AnandTech Storage Bench - The Destroyer

The Destroyer is an extremely long test replicating the access patterns of very IO-intensive desktop usage. A detailed breakdown can be found in this article. Like real-world usage, the drives do get the occasional break that allows for some background garbage collection and flushing caches, but those idle times are limited to 25ms so that it doesn't take all week to run the test. These AnandTech Storage Bench (ATSB) tests do not involve running the actual applications that generated the workloads, so the scores are relatively insensitive to changes in CPU performance and RAM from our new testbed, but the jump to a newer version of Windows and the newer storage drivers can have an impact.

We quantify performance on this test by reporting the drive's average data throughput, the average latency of the I/O operations, and the total energy used by the drive over the course of the test.

The Blue lines indicate the PM981, the OEM version of the 970 EVO.
The Orange lines are the 970 EVO.

ATSB - The Destroyer (Data Rate)

The average data rates from the Samsung 970 EVO on The Destroyer are a slight step backwards from the Samsung PM981 OEM drive and from the 960 EVO. All of the TLC-based drives are still performing below even Samsung's older MLC-based NVMe drives, and of course the Intel Optane SSD. This year's Western Digital WD Black offers about the same performance as the 970 EVO.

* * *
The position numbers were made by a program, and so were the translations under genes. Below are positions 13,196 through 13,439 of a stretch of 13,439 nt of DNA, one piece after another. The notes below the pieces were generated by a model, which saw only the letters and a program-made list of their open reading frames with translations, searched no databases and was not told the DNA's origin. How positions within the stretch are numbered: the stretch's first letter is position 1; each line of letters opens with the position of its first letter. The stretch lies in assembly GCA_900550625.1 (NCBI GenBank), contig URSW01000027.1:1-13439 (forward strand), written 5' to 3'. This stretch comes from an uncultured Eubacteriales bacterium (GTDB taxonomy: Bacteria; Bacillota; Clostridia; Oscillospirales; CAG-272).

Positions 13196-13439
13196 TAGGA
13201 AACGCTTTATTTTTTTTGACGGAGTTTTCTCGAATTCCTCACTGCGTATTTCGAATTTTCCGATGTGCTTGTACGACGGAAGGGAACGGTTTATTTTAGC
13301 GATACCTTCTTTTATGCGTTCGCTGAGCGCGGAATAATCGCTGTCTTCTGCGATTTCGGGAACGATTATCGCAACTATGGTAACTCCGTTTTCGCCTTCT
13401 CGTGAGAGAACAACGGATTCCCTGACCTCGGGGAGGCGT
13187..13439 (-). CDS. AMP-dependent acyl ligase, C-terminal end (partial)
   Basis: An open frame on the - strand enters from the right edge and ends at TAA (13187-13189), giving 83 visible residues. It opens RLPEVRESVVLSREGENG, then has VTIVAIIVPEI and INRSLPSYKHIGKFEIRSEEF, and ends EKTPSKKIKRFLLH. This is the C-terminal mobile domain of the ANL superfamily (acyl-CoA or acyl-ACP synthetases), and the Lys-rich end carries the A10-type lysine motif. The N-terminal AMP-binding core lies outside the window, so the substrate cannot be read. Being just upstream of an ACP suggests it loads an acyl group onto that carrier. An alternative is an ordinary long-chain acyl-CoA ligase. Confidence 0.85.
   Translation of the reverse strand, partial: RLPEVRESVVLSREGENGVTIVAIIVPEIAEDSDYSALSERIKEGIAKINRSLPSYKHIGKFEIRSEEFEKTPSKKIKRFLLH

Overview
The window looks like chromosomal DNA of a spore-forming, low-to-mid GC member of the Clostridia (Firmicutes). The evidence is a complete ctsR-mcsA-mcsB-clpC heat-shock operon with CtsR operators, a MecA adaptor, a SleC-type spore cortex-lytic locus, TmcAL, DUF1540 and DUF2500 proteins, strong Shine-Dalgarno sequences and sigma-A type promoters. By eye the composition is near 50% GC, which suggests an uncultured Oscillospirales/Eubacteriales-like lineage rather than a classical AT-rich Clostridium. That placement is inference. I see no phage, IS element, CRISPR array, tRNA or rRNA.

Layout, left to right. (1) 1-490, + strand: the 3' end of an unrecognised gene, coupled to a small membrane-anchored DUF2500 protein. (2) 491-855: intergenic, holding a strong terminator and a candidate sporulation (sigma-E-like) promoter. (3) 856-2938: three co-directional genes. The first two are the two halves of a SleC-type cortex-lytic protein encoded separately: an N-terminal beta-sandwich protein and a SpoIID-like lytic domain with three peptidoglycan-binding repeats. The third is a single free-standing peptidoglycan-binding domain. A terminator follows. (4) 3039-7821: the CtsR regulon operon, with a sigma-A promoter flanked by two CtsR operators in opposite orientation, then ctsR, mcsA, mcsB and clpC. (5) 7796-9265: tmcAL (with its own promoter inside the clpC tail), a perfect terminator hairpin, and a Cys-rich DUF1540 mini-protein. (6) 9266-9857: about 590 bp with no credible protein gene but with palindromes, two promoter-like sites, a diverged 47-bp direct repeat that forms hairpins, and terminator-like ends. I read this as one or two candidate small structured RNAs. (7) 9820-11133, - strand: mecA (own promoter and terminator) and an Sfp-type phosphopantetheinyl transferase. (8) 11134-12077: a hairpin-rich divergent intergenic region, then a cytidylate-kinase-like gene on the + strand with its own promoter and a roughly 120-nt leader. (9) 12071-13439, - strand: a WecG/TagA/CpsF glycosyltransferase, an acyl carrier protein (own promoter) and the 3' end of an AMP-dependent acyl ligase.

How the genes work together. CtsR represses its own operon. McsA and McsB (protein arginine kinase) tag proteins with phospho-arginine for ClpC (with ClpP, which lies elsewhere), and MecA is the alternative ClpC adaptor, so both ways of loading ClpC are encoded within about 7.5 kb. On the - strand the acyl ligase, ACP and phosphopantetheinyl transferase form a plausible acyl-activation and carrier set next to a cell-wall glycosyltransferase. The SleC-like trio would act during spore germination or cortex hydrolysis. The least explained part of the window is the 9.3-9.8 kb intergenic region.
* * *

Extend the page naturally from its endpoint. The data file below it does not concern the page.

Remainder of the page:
ATSB - The Destroyer (Average Latency)ATSB - The Destroyer (99th Percentile Latency)

Average and 99th percentile latencies for the 970 EVO are again very slightly worse than the PM981, but on these metrics the 960 EVO doesn't beat its replacement. The WD Black has notably better 99th percentile latency than the other flash-based SSDs.

ATSB - The Destroyer (Average Read Latency)ATSB - The Destroyer (Average Write Latency)

There is a clear range of average read latency scores that make up the high-end NVMe market segment. The 970 EVO doesn't stand out from the other drives in that category. For average write latency, scores vary a lot more, and the 970 EVO outperforms its predecessor slightly but fails to match the very good score the PM981 obtained.

ATSB - The Destroyer (99th Percentile Read Latency)ATSB - The Destroyer (99th Percentile Write Latency)

The 99th percentile read and write latency scores from the 970 EVO don't break new ground and mostly fail to match the PM981, though the differences aren't large enough to be a serious concern. The WD Black's notable QoS advantage is on the read side, where it is the only flash-based SSD to almost always keep read latency below 1ms.

ATSB - The Destroyer (Power)

We didn't have the opportunity to measure power usage of the Samsung PM981 on The Destroyer, so this is our first look at the power draw of the Samsung Phoenix controller on this test. The situation isn't good. The 970 EVO uses twice the energy as the WD Black to does despite both drives offering about the same level of performance on The Destroyer. The power efficiency of the 970 EVO seems to be a big step backwards from the previous generation and is not at all competitive.